TOKYO (Reuters) -Japan’s Prime Minister Fumio Kishida plans to meet with top executives from global semiconductor companies as early as on Thursday to strengthen multilateral cooperation, Chief Cabinet Secretary Hirokazu Matsuno said.
“The resilience of the semiconductor supply chain cannot be achieved by a single country, and it is extremely important to work together with like-minded countries and regions,” Matsuno told a regular news conference on Wednesday.
The meeting would occur at a time when the United States is increasingly urging allies to work together to counter China’s chips and advanced technology development.
Ahead of Matsuno’s comment, two people involved in planning the meeting had told Reuters that Kishida will meet with executives from Taiwan Semiconductor Manufacturing Co Ltd (TSMC) and six other chip firms to seek active investment in Japan and tighter cooperation with Japanese companies.
Executives from Samsung Electronics Co Ltd, Intel Corp, Micron Technology Inc, Applied Materials Inc, International Business Machines Corp and IMEC will also take part, the people said.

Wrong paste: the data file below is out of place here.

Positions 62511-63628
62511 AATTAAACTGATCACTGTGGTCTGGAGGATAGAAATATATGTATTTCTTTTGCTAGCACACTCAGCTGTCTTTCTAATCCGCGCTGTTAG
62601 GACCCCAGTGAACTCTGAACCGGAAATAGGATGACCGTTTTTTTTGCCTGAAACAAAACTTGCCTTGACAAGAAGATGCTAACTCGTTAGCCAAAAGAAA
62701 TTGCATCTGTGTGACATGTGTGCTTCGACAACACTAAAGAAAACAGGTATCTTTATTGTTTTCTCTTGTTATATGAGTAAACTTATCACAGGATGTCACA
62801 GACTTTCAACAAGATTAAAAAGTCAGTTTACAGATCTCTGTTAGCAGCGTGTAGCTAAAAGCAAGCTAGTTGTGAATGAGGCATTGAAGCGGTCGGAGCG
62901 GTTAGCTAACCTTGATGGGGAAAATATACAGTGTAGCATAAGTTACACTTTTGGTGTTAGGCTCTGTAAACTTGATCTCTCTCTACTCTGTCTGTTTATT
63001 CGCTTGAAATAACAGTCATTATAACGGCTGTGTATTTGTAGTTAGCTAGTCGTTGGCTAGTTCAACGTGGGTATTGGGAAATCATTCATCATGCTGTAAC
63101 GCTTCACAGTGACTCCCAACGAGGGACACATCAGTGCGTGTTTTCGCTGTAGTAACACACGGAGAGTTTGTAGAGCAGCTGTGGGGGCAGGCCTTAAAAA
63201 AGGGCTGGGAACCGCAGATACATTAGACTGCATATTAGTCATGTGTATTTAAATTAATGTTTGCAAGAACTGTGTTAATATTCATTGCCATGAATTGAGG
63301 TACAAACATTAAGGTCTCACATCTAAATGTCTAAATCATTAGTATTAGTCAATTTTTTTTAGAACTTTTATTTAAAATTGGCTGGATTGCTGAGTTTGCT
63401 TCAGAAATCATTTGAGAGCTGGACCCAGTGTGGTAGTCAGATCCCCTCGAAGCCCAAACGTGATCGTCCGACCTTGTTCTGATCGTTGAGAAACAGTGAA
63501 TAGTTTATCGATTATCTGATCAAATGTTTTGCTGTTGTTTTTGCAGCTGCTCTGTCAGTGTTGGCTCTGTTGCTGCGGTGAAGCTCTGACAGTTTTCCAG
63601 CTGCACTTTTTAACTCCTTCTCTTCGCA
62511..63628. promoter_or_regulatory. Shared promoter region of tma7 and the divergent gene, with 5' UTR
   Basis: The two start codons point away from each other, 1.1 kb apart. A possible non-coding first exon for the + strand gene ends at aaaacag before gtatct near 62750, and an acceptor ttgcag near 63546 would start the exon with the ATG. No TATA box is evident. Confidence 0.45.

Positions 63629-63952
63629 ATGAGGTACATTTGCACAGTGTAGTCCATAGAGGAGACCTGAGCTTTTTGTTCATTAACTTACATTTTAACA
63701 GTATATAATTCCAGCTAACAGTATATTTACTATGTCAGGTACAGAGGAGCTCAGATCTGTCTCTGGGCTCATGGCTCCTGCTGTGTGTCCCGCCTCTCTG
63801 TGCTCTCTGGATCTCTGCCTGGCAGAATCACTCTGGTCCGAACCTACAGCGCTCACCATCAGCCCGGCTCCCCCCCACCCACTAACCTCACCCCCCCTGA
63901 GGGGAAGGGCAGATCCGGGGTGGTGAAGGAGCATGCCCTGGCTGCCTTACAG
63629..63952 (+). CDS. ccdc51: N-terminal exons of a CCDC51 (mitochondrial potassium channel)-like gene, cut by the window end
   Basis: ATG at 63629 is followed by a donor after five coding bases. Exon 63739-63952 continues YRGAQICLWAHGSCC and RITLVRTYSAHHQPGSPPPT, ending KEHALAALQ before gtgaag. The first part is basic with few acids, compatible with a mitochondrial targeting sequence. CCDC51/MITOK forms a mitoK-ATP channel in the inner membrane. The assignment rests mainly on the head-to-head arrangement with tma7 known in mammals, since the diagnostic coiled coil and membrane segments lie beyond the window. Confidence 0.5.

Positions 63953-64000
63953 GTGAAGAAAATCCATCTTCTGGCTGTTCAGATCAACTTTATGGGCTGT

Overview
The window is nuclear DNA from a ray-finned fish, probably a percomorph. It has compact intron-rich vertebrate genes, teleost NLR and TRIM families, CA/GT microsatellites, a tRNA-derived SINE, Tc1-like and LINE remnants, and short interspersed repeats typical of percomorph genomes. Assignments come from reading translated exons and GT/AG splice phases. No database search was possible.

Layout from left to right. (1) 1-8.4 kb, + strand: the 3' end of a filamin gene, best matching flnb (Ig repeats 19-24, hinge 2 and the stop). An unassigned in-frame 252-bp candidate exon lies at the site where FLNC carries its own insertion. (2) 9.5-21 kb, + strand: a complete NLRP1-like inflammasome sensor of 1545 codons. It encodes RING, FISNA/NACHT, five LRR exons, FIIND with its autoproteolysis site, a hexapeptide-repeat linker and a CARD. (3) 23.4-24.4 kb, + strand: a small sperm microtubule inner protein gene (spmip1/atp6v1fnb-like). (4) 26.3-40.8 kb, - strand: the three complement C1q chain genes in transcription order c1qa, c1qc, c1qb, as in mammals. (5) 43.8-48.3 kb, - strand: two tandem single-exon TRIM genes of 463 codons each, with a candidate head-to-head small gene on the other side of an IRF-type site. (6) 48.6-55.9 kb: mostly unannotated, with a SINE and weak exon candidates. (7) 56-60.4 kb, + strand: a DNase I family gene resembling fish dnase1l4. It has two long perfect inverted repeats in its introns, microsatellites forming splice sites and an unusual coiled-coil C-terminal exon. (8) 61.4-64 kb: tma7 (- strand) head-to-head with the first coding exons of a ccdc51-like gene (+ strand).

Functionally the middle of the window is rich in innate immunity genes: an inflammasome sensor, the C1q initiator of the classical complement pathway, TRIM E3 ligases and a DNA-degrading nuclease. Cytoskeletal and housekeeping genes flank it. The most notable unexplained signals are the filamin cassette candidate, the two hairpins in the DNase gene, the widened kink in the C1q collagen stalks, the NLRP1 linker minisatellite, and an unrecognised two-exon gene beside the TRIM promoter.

Japan is striving to reinvigorate its chip sector, whose global market share has fallen to about 10% from around 50% in the late 1980s.
TSMC, the world’s largest contract chip manufacturer, is building a major factory in western Japan. Samsung is considering setting up a chip packaging test line in the country, five people familiar with the matter said in March.
Also, Intel is looking into opening up a research and development facility in Japan, the Yomiuri Shimbun daily reported on Wednesday.
(Reporting by Yoshifumi Takemoto, Maki Shiraki and Satoshi Sugiyama; Writing by Mariko Katsumura and Kiyoshi Takenaka; Editing by Christopher Cushing and Neil Fullick)